The dialogue is also sketchy at best. There are far too many modern colloquialisms used than one would expect in a medieval-style fantasy series. This is highly damaging to the overall effect as you view the characters more as playing dress-up than believing their performances. And parts of the soundtrack are awful as well with modern beats and guitar riffs which simply do not fit the content.

On the positive side there are some good performances despite the dialogue foibles…Manu Bennett, always a joy, cuts a powerful take on the mysterious druid, Allanon. John Rhys-Davies as you would expect is strong as the Elven King. I also enjoyed Austin Butler as Wil. These sort of young, country-innocent characters were a staple in the Shannara series and Butler captures the naive young Wil perfectly.

The visual effects of the demons and magic was also quite good; perhaps not up to big budget film quality but definitely superior to SyFy channel offerings. The magical effects were also solid and it seems like there will be no shortage of arcane power used in the series. There wasn’t a great deal of action but what was featured was nicely staged. The demons looked sufficiently terrifying as well.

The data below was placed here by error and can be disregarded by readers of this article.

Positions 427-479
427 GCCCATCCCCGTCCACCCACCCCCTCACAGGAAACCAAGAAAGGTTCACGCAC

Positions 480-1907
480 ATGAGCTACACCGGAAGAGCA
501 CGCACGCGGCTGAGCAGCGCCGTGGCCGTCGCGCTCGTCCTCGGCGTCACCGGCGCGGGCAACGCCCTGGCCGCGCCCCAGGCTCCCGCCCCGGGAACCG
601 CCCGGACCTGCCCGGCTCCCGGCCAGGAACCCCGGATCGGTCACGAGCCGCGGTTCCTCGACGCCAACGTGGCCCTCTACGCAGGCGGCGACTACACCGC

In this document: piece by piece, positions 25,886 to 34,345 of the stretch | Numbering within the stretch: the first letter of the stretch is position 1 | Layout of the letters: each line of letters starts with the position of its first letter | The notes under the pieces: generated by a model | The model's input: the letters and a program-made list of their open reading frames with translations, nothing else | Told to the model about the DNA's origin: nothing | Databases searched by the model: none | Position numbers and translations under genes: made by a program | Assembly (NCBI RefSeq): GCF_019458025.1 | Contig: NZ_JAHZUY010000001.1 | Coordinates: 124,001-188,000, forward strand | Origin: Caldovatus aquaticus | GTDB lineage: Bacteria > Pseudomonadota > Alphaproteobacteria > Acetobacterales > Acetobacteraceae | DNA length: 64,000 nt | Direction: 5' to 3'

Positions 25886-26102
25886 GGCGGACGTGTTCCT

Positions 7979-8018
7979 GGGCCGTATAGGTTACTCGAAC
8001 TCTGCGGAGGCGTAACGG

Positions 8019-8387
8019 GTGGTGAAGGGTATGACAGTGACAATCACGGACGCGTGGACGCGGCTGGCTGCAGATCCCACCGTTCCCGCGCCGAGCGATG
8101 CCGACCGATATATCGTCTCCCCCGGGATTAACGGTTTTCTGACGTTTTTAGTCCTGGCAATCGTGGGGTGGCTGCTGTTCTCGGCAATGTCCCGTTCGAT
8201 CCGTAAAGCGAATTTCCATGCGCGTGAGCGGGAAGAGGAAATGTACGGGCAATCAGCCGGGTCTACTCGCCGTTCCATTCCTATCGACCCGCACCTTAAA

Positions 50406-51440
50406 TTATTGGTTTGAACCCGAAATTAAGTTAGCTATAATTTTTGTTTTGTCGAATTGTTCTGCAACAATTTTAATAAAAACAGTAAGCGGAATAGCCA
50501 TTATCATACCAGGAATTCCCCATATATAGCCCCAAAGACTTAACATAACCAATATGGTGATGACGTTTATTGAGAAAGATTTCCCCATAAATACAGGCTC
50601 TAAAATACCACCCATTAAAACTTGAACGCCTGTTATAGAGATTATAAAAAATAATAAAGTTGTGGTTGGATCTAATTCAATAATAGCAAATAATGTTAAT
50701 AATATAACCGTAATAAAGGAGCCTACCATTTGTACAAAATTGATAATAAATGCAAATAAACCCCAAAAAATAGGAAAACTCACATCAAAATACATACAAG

It was an uneven start at best for The Shannara Chronicles. It sticks faithfully to the source material which is a good thing. Hopefully as the show gets deeper into the plot some of these weaknesses will fade.


Our Score

By Timothy Janson

Tim Janson has been an entertainment writer for 20 years whose credits include: Fangoria, City Slab, Newsarama, Collider, The Horror Review, Mania Entertainment, and several others. He is an avid collector of books and swords.

One thought on “The Shannara Chronicles Season 1, Episode 1 & 2 Review”
  1. “It sticks faithfully to the source material”? I’m not sure how long it’s been since you’ve read Elfstones, but this only vaguely resembles the source material. What it does do is, as Terry Brooks said, “it captures the heart of the story very well”. That’s not a bad thing. All the elements of the story are present. They’re just not in the same order or exactly the same as some might be expecting. I’m liking the series so far. I do agree with your mixed bag assessment though. But I’ll be back Tuesday night (or whenever my schedule allows. Thank you DVR.).